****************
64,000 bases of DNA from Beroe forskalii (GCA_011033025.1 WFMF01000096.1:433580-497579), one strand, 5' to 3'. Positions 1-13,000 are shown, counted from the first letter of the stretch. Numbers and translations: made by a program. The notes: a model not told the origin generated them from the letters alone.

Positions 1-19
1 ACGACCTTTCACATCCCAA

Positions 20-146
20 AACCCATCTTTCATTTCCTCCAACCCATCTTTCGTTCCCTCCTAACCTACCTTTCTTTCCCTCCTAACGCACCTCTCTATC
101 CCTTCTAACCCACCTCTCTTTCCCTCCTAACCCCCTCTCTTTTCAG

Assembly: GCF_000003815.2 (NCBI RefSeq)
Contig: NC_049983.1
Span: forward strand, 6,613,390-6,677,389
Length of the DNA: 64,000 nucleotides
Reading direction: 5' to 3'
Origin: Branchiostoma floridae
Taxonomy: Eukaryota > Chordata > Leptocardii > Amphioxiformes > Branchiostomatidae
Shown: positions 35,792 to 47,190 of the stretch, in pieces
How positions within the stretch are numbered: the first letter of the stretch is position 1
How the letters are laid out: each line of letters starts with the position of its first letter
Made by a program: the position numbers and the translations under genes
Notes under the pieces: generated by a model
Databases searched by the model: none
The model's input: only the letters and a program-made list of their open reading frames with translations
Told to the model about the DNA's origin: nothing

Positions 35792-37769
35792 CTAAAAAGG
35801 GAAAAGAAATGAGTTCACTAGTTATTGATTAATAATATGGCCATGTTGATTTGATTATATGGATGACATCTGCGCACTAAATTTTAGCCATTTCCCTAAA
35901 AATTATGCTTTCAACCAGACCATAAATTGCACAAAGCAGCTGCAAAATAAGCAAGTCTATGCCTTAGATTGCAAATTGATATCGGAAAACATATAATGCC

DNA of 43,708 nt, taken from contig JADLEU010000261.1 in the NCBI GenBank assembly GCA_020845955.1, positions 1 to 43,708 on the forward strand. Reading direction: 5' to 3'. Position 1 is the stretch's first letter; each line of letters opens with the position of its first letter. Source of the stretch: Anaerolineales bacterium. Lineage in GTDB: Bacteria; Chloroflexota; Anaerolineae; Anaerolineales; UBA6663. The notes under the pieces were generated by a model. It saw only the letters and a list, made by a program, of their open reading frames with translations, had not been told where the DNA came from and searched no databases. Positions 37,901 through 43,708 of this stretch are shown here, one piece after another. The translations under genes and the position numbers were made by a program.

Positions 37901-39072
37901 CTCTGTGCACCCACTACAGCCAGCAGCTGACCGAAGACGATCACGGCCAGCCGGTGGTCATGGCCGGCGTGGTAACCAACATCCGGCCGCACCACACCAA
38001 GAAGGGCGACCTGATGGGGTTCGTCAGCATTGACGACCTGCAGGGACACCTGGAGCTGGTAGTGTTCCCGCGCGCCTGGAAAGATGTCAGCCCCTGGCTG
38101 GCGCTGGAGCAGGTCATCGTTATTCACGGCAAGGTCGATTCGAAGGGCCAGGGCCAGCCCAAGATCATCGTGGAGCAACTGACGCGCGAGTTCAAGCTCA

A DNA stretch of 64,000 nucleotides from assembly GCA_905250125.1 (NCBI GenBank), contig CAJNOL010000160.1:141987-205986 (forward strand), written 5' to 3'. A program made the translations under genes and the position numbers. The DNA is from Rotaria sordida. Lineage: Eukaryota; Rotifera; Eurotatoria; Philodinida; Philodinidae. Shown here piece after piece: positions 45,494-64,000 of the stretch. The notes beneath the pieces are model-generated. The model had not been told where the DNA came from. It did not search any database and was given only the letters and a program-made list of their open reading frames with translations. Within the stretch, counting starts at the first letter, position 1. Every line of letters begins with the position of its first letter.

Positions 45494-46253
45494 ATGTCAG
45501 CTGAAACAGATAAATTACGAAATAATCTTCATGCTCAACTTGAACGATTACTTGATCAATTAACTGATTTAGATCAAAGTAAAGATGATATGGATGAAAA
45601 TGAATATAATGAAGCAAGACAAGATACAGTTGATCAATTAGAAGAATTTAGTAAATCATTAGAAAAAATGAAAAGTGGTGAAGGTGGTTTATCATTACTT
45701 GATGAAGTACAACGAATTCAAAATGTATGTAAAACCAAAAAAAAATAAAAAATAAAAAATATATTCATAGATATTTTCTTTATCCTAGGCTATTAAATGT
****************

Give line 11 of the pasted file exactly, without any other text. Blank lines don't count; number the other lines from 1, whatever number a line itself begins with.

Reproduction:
Reading direction: 5' to 3'